Israel Study Trip

Day 5 – Qumran and Bet She’an & Scythopolis

This morning we left our first hotel and started heading north, following the coast of the Dead Sea.

If you look closely at the right of the picture just above the sea, you can see the mountains of Moab. Andrew reminded us that it was from these mountains that Baalam did not curse the Israelites.

We have seen many fruit trees during our time on the road, including date palms, bananas, citrus, and olives.

Our first main stop today was at Qumran. A group Essenes men (and later some women as well) lived, worked, and studied together. They had many strict rules they kept. And they also copied books from the Old Testament.

They had rituals related to being cleansed and twice day they would dip themselves in water. One side of the steps they went down unclean, and would come up on the other side of the steps clean. This water must be flowing, which was a challenge in the desert, so they had just a trickle coming into their mikveh.
This is a copy of one of the scrolls they copied. The longest scroll was eight feet long.

After we were finished inside, we headed out to see the actual ruins and caves.

One day, a young Islamic shepherd boy kicked a rock into a cave and heard something break. He was too scared to investigate by himself so he took his brother along to see what they could find. They discovered clay jars and eagerly opened them, hoping for great treasures such as gold. However, much to their disappointment, all they found were parchments, and they actually burnt part of one! Later, a search was made of the surrounding caves and more parchments were found. It is generally assumed that Essenes hid their parchments before the Roman’s conquered the area.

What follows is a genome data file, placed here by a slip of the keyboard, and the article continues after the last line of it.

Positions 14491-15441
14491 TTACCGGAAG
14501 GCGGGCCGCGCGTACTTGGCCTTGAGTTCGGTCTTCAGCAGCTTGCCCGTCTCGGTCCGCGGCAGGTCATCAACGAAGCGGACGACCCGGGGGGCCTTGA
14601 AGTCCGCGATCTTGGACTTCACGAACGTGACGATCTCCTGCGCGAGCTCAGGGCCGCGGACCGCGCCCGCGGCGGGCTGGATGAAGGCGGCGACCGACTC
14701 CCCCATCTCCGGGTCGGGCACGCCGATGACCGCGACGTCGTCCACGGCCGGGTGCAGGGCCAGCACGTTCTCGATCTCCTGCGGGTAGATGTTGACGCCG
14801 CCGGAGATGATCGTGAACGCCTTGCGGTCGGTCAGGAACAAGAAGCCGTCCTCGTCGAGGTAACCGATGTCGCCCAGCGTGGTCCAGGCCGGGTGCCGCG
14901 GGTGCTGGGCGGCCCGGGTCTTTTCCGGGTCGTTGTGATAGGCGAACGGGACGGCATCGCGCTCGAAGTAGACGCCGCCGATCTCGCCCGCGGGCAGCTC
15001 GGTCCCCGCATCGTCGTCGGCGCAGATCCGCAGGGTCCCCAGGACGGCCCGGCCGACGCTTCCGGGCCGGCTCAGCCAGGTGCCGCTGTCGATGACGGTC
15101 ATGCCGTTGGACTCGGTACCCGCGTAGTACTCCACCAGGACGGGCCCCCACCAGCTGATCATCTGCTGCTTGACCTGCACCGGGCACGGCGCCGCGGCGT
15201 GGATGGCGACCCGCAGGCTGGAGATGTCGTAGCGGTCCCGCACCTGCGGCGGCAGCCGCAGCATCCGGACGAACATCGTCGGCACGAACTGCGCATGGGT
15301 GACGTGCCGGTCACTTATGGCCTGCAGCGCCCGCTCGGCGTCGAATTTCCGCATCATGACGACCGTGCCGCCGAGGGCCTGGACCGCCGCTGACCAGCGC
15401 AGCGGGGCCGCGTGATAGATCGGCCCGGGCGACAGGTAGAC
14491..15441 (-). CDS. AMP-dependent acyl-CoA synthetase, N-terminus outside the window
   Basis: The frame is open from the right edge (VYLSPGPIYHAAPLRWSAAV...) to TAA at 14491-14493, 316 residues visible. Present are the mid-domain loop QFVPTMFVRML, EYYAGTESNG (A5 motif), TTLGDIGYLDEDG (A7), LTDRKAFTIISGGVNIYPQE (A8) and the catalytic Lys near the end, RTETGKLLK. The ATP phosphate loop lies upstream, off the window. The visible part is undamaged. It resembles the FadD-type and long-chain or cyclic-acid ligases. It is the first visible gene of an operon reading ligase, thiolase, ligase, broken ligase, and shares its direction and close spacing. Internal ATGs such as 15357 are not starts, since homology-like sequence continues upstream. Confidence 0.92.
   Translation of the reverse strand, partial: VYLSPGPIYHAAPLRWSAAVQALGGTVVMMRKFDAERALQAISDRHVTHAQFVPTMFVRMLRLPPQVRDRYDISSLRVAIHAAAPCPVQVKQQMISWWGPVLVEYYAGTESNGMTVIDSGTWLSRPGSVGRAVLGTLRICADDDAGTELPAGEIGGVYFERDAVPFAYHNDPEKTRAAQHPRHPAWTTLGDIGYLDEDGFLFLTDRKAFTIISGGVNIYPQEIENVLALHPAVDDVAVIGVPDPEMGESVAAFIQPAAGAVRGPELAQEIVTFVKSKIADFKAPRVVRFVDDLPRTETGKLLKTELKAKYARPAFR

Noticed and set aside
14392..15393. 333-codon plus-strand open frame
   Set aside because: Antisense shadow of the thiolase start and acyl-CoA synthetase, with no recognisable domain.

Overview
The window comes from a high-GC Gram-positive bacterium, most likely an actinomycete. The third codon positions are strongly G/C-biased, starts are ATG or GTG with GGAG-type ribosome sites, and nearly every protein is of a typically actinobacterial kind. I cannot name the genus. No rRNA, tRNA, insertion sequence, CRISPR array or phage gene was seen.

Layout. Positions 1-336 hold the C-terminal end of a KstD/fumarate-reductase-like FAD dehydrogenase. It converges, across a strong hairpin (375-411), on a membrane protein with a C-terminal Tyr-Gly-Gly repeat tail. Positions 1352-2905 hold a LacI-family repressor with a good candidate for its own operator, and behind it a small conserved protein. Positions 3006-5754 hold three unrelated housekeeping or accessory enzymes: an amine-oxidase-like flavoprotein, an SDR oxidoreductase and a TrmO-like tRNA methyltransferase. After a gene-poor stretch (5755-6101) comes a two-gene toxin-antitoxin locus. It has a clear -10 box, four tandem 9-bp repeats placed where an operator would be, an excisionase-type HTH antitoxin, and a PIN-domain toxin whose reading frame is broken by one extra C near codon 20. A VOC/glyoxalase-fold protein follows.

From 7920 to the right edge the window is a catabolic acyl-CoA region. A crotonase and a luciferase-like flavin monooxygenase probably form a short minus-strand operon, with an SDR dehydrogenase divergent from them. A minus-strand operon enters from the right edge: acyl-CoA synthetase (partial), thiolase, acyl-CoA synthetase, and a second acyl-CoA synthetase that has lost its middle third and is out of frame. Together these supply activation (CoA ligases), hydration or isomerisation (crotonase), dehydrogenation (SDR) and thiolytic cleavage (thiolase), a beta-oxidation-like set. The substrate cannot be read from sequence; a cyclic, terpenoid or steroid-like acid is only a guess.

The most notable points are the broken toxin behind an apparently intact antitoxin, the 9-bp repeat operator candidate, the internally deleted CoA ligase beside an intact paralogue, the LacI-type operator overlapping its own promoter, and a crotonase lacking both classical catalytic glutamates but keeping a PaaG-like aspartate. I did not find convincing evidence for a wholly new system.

Qumran ruins
Most of the parchments were found in cave four, which you can see in the center of the picture.

Our next stop was another overlook, and this one also brought more of the Bible to life.

Looking ahead, Andrew pointed out Jericho to the right and Jerusalem to the left. A road in the Wadi goes from one city to the other. This is the road Jesus was referring to in the story of the Good Samaritan. Andrew told us that it is still a dangerous road to travel today.

Looking at the sides of the mountain, Andrew pointed out what David’s mental picture was as he penned the phrase in Psalm 23. “He maketh me lie down in green pastures.” The shepherds knew just where to find the grass that has grown enough to give their sheep what they needed for the day. So our Shepherd does for us – gives us the grace and strength we need just for today, and He knows exactly where to lead us next! This grass grows not because of rain, but because moisture comes in the night breezes from the Mediterranean Sea.

Our last stop for the day was at Bet She’an and Scythopolis.

This model shows the main part of the Hellenistic city. You can see the theater on the left and the main city streets with shops along them.
The theater was an important part of town. The acoustics there also worked amazingly well. One of our group went down to the stage and spoke in his normal voice and we could easily hear him!
Looking down the Main Street of town.
More ruins of the city
This was the public bath house.
We noticed many beautiful mosaics in the floor

Above the city set Bet She’an, which the more energetic of our grouped climbed up to. That city was significant because that is where the bodies of Saul and his sons were hung after they died on Mt Gilboa.

A view of Scythopolis from Bet She’an
Andrew teaching on Bet She’an

During our travels north today, we left the Negev and came to the Jordan River valley, a more fertile part of the Land. We traveled up to Tiberius to our hotel that is on the banks of the Sea of Galilee.